Je n'aime pas dans les vieux films américains quand les conducteurs ne regardent pas la route. Et de ratage en ratage, on s'habitue à ne jamais dépasser le stade du brouillon. La vie n'est que l'interminable répétition d'une représentation qui n'aura jamais lieu.

The 2013 Roguie Movie Awards! Disc. Worst Ensemble! Risky Business!


Well, there’ll be more about this movie later; there’s no surprise that, since it’s my pick for the worst acting of 2013, it’ll be showing up in my ten worst movies of the year.  For now, let me just go through the performances.  Of the cast members, only Tom Cruise seems to be trying to be more than a cartoonish carboard cutout.  Cruise, admittedly, seems to recognize that this is his shot at stardom and he’s going to take it.  But the rest of the cast is absolutely dreadful.  Rebecca De Mornay, who is capable of good, if not great, acting, gives an absolutely brutally horrible performance as the young prostitute that turns Cruise’s world upside down.  At first, you think she’s going for mystique; then you realize that she’s just wooden.  Line readings?  Monotone.  Physical acting? Awkward.  Bad stuff.  Then there’s Joe Pantoliano as a ludicrously bland and unthreatening pimp; we know now that Pantoliano has more than this lame performance in him.  What else can you say?  Curtis Armstrong and Bronson Pinchot as the stereotypical, broadly played, eighties movie best friends.  Nicholas Pryor and Janet Carroll as Joel’s parents never fail to overdo their line readings to an absurd degree.  Then there’s that final party where all of Joel’s high school friends show up to canoodle with prostitutes; the acting is really broad by everyone concerned, but it’s even more troubling than that:  the guys are cast to look about twelve years old while all the women are cast to appear to be in their early thirties.  Statutory rape for the win!  Got to give the casting director some credit on that one, amirite?  The film is interesting; the director seems to have separated all the actors onto different teams: the Wooden and the Hammy.  Who wins?  Not the viewer.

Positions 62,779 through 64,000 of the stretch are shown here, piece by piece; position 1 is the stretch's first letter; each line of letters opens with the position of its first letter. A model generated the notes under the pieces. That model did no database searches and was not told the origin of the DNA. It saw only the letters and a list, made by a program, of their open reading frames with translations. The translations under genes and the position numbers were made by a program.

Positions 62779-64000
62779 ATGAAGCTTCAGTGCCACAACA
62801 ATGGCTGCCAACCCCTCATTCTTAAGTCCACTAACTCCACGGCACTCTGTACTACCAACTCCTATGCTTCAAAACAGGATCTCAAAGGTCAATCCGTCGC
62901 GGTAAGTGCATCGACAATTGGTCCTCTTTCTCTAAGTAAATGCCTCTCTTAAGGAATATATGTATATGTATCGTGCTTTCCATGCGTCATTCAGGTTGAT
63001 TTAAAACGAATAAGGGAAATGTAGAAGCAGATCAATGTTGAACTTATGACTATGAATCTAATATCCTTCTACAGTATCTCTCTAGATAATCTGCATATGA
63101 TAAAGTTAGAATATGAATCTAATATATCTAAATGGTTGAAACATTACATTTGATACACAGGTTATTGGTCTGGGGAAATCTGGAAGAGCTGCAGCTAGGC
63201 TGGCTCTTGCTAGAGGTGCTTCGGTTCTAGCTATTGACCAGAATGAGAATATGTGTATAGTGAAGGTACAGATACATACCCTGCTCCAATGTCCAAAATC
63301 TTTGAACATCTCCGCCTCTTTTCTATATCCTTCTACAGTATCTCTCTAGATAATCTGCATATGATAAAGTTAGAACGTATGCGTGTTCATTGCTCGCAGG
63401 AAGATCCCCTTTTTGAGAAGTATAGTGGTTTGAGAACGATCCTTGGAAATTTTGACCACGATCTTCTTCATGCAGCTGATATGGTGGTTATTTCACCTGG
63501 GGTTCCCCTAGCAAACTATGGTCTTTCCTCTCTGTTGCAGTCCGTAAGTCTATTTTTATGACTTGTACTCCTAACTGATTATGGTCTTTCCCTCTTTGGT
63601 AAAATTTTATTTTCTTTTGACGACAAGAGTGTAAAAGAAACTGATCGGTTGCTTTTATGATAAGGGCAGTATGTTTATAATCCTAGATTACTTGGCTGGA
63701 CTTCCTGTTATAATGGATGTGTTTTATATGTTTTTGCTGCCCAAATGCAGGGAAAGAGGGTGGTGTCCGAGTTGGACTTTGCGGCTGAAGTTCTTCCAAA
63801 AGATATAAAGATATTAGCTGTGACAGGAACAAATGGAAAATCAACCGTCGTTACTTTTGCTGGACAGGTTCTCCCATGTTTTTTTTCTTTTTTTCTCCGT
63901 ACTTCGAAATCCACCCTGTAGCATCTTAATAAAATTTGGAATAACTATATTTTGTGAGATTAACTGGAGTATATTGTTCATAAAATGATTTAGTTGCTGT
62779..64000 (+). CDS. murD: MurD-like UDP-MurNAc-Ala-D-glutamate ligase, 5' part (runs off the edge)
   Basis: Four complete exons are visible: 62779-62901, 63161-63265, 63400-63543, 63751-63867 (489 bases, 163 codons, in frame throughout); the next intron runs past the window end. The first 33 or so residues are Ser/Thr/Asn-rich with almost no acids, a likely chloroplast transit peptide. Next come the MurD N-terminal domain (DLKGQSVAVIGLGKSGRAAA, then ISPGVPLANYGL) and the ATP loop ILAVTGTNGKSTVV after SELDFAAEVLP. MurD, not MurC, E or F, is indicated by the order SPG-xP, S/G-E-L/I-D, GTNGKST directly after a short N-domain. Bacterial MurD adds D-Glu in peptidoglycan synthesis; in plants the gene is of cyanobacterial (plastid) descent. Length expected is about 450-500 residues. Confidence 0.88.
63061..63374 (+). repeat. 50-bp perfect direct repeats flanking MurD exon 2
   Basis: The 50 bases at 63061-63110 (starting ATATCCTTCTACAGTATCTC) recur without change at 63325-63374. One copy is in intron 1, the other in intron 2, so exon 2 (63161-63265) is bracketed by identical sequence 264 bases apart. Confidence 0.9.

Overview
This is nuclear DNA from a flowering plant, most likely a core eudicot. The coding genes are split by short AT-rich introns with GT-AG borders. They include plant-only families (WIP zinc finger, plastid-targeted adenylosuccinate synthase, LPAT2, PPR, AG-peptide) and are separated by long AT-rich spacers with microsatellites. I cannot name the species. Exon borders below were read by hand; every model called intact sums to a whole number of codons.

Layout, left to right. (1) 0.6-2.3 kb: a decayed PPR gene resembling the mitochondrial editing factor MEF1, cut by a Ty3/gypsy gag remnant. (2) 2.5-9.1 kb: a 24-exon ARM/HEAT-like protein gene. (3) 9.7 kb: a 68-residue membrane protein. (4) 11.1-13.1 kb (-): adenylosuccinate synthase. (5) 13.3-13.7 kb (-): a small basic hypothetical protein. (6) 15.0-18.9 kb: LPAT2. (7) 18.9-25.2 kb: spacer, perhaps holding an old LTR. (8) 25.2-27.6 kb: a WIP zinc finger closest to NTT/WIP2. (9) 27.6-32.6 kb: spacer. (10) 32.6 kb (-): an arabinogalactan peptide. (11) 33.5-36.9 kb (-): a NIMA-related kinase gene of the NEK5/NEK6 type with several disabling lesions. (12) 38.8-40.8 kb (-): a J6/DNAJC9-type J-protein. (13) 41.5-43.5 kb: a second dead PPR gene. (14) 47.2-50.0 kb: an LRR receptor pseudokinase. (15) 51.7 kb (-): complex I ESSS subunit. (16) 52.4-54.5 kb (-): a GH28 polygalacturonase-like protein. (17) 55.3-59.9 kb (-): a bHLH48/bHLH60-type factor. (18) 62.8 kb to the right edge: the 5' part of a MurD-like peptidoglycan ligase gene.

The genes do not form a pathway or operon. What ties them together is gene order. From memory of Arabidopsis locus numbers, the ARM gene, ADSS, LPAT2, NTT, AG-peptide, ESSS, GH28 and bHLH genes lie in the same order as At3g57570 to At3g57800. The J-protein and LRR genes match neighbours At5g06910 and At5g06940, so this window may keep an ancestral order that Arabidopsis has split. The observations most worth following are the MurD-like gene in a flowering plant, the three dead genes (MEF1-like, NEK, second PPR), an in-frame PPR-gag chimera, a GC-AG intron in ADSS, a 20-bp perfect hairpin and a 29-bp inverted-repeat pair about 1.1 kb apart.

Next time, we’ll jump back up to a more recent film, albeit one released prior to 2013.  It’s a tentpole picture extraordinaire and the cast is a big reason why it succeeds as well as it does. 

2013 Roguie Awards!